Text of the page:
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November 10, 20041 Technologies to Detect Materials for Nuclear/Radiological Weapons Gerald L. Epstein Senior Fellow, Center for Strategic and International.

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Presentation on theme: "November 10, 20041 Technologies to Detect Materials for Nuclear/Radiological Weapons Gerald L. Epstein Senior Fellow, Center for Strategic and International."— Presentation transcript:

1 November 10, 20041 Technologies to Detect Materials for Nuclear/Radiological Weapons Gerald L. Epstein Senior Fellow, Center for Strategic and International Studies and Adjunct Professor, Georgetown Security Studies Program November 10, 2004

2 2 Detection principles System considerations Nuclear radiation and radioactivity Technological approaches and limits Can address chemical and biological detection in discussion Outline

3 November 10, 20043 Detector Principles Detectors are physical systems measuring noisy phenomena amidst backgrounds Sensitivity and selectivity must be considered together –It’s easy to make a detector with a 100% detection probability (perfect sensitivity) –It’s also easy to make one with a 0% false alarm rate (perfect selectivity) –The trick is doing them at the same time

4 November 10, 20044 What’s Measured vs. What’s Real What’s Measured (+) Reported (-) Reported What’s Real (+) In fact Correct detection: p(D) False negative: 1 – p(D) (-) In fact False positive: p(FA) True negative: 1 – p(FA)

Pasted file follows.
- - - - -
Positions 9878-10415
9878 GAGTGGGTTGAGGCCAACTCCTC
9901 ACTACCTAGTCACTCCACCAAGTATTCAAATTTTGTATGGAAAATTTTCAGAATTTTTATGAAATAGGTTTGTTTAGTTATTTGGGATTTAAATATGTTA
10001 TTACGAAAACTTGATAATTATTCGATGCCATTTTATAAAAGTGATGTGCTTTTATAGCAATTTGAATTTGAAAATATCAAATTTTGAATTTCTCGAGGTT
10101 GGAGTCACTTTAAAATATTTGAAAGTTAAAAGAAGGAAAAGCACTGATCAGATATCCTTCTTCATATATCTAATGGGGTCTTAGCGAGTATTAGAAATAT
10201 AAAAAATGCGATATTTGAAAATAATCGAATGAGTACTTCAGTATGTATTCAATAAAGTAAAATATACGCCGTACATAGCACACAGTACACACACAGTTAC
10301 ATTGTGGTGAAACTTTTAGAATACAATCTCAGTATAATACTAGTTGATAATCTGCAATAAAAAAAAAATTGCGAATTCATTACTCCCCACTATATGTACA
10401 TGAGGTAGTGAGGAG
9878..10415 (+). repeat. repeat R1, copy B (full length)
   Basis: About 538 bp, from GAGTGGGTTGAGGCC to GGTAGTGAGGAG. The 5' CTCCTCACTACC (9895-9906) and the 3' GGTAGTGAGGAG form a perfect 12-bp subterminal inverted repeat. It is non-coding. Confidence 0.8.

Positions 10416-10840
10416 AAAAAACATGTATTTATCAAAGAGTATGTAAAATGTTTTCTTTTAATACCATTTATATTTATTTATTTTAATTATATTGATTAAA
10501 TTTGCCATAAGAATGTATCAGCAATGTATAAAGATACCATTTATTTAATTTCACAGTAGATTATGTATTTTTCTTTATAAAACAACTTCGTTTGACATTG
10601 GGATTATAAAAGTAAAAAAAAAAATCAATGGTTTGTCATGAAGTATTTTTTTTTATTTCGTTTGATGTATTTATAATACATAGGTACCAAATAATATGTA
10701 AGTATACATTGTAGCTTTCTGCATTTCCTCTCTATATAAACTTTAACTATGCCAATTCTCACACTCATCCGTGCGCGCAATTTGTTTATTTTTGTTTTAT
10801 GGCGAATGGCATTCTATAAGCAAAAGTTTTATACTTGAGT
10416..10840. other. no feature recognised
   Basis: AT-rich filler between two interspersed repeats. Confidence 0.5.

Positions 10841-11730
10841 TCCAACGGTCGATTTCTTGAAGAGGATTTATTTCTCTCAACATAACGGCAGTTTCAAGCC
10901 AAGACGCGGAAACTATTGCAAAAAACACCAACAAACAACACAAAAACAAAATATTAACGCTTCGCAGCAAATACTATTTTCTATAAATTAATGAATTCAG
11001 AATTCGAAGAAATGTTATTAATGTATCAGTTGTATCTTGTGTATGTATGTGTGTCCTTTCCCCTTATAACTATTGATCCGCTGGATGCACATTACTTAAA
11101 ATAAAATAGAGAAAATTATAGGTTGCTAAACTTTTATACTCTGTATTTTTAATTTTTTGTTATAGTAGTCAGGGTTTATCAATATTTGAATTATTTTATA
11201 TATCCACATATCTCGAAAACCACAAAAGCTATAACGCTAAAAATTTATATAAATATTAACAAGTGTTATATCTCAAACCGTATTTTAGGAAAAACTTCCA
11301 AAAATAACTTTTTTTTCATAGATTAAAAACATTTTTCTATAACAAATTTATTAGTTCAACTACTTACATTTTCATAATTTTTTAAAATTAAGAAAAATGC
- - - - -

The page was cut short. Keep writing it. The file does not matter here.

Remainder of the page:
5 November 10, 20045 Three Useless Detectors and an Impossible One One that never misses One that never falsely detects One that’s somewhere in between One that’s perfect

6 November 10, 20046 Useless Detector 1: Always Reports Detection Detector Report (+) Reported (-) Reported Reality (+) In fact 1.00 p(D) 0.00 (-) In fact 1.00 p(FA) 0.00

7 November 10, 20047 Useless Detector 2: Never Reports False Alarms Detector Report (+) Reported (-) Reported Reality (+) In fact 0.00 p(D) 1.00 (-) In fact 0.00 p(FA) 1.00

8 November 10, 20048 Useless Detector 3: Randomly Reports Detection Detector Report (+) Reported (-) Reported Reality (+) In fact X p(D) 1-X (-) In fact X p(FA) 1-X

9 November 10, 20049 Unattainable Detector: Perfect Sensitivity and Selectivity Detector Report (+) Reported (-) Reported Reality (+) In fact 1.00 p(D) 0.00 (-) In fact 0.00 p(FA) 1.00

10 November 10, 200410 Actual Detectors Trade Off Selectivity and Sensitivity As threshold T decreases from T 1 to T 2, more signal peaks are detected (P D increases) but more noise peaks are detected as well (P FA increases too). Source: Robert J. Urick, Principles of Underwater Sound (New York: McGraw Hill, 1983), p. 381

11 November 10, 200411 “Receiver Operating Characteristic” Obtained by plotting P D vs. P FA as detection threshold varies Curves force P D and P FA to be examined simultaneously The better the detector, the more that P D exceeds P FA Name derives from early days of radar / sonar Source: same as previous